Interview of Bek Lasky by Shelley Wills
Bek Lasky is a proud Wakaya woman living on Larrakia country. At just 21 years old she is the Deputy Executive Director of Ngarrimili and Co-Founder of Soul Sister Co two organisations changing the lives of First Nations women.
Ngarrimili is an Aboriginal led not for profit that supports aspiring and established First Nations businesses, entrepreneurs and creatives. They are currently supporting a network of over 1000 founders nationally – and 83% of them are women. They’re all about creating safe spaces within safe spaces and Bek’s journey with the organisation is a great example of this.
Ngarrimili is an Aboriginal led not for profit that supports First Nations businesses and creatives across Australia. In my role as Deputy Executive Director I work alongside our Founder and CEO Cormach Evans to learn all the ins and outs of running a not for profit organisation. I’m responsible for most of our day to day operations as well as coordinating our network of First Nations advisors and mentors to provide tailored wrap around business and wellbeing support to founders.
I love the work I do. I think a huge part of why it’s so easy for me to come to work everyday is because I am passionate about supporting my community.
How is Ngarrimili changing the lives of First Nations women?
Ngarrimili provides a very culturally safe and inclusive space for First Nations women to thrive within. Ngarrimili’s current cohort of businesses and individuals is around 83% women, and I feel this strongly reflects our approach and the opportunities we provide. We have supported so many women to get started in business as well as scale their existing businesses. We know that economic development creates immediate generational change and we love that women are leading the way in this!
Who are some FIrst Nations women in business we should know about?
and tell us about Soul Sister Co…
Soul Sister Co is a fashion label my best friend Ruby Evans and I started with the aim to empower and inspire other young women – especially First Nations women – that they too are capable of achieving their wildest dreams and goals.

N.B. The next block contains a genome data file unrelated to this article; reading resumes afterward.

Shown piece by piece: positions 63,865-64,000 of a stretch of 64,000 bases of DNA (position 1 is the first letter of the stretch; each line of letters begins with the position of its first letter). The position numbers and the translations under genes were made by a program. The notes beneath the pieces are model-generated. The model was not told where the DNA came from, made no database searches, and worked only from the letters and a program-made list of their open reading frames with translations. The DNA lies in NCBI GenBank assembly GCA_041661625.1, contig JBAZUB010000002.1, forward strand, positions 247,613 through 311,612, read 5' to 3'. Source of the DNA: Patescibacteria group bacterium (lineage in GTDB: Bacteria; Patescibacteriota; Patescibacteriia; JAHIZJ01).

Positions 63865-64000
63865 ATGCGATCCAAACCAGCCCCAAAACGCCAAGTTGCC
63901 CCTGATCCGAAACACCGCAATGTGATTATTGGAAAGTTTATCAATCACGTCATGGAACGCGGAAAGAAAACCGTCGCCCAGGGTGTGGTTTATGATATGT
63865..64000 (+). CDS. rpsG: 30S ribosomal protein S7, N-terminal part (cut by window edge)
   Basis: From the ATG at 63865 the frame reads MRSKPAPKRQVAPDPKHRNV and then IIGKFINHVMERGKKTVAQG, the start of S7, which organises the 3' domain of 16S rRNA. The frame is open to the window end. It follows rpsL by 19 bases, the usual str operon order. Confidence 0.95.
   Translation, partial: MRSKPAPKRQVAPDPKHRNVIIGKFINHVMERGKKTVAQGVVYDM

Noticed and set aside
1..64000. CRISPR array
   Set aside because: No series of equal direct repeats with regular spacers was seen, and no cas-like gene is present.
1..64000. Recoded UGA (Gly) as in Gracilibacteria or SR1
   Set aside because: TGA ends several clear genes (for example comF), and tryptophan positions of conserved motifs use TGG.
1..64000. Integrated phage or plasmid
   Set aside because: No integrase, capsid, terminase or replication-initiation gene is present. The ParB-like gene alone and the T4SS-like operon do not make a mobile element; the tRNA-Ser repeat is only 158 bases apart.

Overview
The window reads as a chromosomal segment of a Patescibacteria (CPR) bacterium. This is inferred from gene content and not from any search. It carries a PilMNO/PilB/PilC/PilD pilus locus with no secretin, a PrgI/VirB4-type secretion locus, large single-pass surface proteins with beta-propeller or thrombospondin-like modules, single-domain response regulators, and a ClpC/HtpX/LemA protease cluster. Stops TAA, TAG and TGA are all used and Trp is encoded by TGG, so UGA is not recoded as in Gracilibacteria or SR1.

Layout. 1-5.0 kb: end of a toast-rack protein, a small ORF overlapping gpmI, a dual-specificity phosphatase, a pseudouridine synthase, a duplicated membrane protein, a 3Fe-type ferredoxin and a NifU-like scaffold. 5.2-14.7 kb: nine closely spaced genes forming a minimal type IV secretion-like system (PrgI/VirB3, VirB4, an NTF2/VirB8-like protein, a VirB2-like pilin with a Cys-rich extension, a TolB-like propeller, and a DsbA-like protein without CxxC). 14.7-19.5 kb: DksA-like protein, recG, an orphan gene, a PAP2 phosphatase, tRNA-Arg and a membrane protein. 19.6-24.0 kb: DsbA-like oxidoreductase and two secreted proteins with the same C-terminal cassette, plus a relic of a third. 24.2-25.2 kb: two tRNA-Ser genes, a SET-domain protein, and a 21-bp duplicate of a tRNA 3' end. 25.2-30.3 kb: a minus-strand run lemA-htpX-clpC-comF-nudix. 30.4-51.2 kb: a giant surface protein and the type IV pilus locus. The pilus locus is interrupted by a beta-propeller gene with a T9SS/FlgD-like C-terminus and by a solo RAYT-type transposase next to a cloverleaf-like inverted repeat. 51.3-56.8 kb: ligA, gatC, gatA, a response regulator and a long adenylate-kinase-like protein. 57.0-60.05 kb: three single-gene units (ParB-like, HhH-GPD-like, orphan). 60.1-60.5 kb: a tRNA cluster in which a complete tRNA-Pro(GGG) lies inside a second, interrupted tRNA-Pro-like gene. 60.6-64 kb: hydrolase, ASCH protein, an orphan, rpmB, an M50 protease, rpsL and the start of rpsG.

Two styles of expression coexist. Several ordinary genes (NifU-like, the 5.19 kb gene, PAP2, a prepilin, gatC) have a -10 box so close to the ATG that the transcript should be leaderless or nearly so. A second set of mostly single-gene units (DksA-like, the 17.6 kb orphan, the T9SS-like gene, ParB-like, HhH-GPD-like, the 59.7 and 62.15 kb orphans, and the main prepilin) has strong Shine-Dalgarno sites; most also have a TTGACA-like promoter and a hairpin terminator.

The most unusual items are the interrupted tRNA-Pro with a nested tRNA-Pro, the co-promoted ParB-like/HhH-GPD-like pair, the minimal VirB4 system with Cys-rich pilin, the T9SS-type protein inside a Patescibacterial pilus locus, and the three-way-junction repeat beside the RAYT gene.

Ruby and I met in high school and since then have retained an incredible sister bond, hence the name ‘Soul Sister Co’. We both grew up knowing we had these amazing ideas and skills that we wanted to translate into something meaningful and through both of our individual ‘work’ careers with First Nations communities, we thought starting our own small business would be a great side hustle and would positively contribute to the work we do already.
We have also just launched our podcast called ‘That’s the tea sis‘ wjere we hope to inspire and empower others, whilst keeping it raw, authentic and humorous as we share our stories and experiences.
Where do you see yourself in five years?
Hmm this is a tough question because I’m still very young (21!!) and learning a lot about myself and what I enjoy doing. Hopefully, I’m happy and content and still travelling and living in different places.
I do see myself working with Ngarrimili for a long time and I’m excited about Ngarrimili’s growth and how we will evolve as an organisation – so I definitely want to be a part of this journey.
I hope that Ruby’s and my role as business owners has also changed dramatically and we have accomplished some amazing things.